adret

adret

[′ad·rət]
(ecology)
The sunny (usually south) face of a mountain featuring high timber and snow lines.
References in periodicals archive ?
However, Horowitz had his prooftexts, as did others: first, a responsum of the medieval halakhic authority Rabbi Solomon ben Abraham ibn Adret (Rashba, 123 5-1310) who insisted that the Torah recognizes the performers of mitzvot, and so should later Jewish generations; and second, in the interpretation of a Talmudic story from tractate Bava Bathra.
I started working with the Lyon Opera Ballet in the early 1980s, when Francoise Adret was the director of the company, so it's a long tradition for me.
This constitutes an excellent example of the book's titular theme of "concealment and revelation." Another fascinating aspect of Halbertal's presentation was the quixotic attempt by Abba Mari in the early fourteenth century to rein in more radical Maimonideans, by appealing to Nachmanides' successor Shlomo ibn Adret for support.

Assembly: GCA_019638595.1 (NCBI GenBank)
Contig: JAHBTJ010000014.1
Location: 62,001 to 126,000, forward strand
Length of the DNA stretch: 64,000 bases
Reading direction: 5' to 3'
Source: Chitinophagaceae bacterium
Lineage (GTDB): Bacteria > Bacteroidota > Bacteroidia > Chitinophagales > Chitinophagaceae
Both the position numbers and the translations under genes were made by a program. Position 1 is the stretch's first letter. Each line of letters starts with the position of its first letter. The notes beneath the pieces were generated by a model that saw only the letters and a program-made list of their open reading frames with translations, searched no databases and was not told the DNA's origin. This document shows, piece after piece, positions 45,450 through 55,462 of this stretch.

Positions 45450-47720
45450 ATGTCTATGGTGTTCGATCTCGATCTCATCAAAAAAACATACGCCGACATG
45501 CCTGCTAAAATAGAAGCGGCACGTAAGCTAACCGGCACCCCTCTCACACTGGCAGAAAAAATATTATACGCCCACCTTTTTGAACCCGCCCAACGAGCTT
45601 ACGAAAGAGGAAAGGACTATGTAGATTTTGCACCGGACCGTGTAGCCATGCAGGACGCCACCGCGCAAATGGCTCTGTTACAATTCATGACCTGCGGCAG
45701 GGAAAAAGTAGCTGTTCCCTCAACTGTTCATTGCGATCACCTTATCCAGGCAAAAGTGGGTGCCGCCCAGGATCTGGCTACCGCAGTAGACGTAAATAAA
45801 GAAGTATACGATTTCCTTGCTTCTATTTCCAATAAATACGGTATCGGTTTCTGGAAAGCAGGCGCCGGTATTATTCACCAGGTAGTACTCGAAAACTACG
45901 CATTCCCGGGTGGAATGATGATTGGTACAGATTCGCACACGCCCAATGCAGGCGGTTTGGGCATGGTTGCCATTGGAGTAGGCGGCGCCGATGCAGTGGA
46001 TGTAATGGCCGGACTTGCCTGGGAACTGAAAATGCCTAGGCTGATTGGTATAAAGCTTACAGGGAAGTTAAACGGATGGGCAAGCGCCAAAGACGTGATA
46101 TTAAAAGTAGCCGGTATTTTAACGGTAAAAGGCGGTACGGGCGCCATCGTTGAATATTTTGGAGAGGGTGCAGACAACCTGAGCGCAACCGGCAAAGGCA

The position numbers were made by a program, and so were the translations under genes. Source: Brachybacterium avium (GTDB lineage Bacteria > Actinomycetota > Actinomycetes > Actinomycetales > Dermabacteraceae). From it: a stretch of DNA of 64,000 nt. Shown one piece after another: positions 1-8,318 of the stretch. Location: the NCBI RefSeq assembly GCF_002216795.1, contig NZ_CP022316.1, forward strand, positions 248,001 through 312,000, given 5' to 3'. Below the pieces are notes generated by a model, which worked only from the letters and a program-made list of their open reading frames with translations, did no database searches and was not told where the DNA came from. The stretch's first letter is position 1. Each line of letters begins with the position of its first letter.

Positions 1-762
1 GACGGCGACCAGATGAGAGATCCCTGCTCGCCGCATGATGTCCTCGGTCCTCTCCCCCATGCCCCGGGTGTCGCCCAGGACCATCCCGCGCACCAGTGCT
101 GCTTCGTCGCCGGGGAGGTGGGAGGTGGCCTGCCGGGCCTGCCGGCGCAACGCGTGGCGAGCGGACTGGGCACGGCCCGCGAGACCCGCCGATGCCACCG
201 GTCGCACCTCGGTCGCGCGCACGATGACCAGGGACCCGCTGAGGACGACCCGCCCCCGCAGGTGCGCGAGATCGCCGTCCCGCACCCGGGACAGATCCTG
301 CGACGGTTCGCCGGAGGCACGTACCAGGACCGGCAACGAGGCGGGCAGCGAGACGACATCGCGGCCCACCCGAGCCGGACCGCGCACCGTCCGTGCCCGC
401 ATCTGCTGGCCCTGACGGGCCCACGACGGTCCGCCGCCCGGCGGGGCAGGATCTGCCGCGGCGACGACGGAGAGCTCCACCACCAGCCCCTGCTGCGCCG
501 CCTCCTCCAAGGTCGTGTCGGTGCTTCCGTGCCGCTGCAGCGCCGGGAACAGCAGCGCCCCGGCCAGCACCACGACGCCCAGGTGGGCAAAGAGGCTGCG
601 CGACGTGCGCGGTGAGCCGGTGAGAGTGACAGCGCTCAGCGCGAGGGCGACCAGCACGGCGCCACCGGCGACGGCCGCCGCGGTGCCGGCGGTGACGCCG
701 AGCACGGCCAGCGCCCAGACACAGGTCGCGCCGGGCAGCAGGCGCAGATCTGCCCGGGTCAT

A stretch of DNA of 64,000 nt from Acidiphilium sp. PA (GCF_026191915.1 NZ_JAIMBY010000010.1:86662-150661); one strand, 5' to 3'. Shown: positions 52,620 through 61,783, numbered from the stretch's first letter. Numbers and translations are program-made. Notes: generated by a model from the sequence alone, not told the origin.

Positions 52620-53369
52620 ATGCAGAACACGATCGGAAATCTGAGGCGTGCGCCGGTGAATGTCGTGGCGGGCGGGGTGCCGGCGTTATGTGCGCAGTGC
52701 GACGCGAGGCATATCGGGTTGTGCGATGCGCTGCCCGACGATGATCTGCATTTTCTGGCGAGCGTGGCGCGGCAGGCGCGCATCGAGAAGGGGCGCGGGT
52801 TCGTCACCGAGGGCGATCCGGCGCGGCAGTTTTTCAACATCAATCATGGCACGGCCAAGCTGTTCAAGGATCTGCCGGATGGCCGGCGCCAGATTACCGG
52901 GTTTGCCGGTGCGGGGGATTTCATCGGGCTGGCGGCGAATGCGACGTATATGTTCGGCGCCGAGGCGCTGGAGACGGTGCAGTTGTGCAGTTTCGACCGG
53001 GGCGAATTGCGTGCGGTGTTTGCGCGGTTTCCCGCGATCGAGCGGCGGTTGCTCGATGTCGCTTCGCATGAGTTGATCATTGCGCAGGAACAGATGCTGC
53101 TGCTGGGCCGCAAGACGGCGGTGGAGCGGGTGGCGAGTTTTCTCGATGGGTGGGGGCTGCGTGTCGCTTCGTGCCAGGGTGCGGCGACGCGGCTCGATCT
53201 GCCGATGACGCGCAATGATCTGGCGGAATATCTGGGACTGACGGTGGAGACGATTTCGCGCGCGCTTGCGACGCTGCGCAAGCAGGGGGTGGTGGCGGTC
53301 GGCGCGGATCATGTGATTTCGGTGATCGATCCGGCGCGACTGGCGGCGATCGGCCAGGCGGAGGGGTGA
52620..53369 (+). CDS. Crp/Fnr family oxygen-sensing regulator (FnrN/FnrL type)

As the Rashba, Rabbi Solomon ben Abraham Adret, wrote about 700 years ago when asked to apply a non-Jewish law of inheritance instead of rabbinic law:
El ultimo capitulo de la obra describe el desembarco en la Espana judia del saber de los maestros asquenazies, centrandose en Rabi Asher, un refugiado aleman, y en el rabino mas influyente de la juderia catalana Salomon ben Adret. Con ellos se implantara la vision publica del norte de Europa, mucho menos culto y donde los judios gozaban de menos derechos y libertades.
This clever reading is first cited by a Spanish Jewish scholar, Solomon ben Abraham Adret (known by the acronym Rashba), who lived in mid-thirteenth century.
Rabbi Shlomo Ibn Adret (Rashba) cautions us that the Torah is of primary and paramount importance for the Jewish people.
Our explanation to this point, though compelling in its responsiveness to the constraints of the text, in fact represents the very particular perspective of the rishon, Rashba (Solomon ben Abraham Adret; 1235-1310).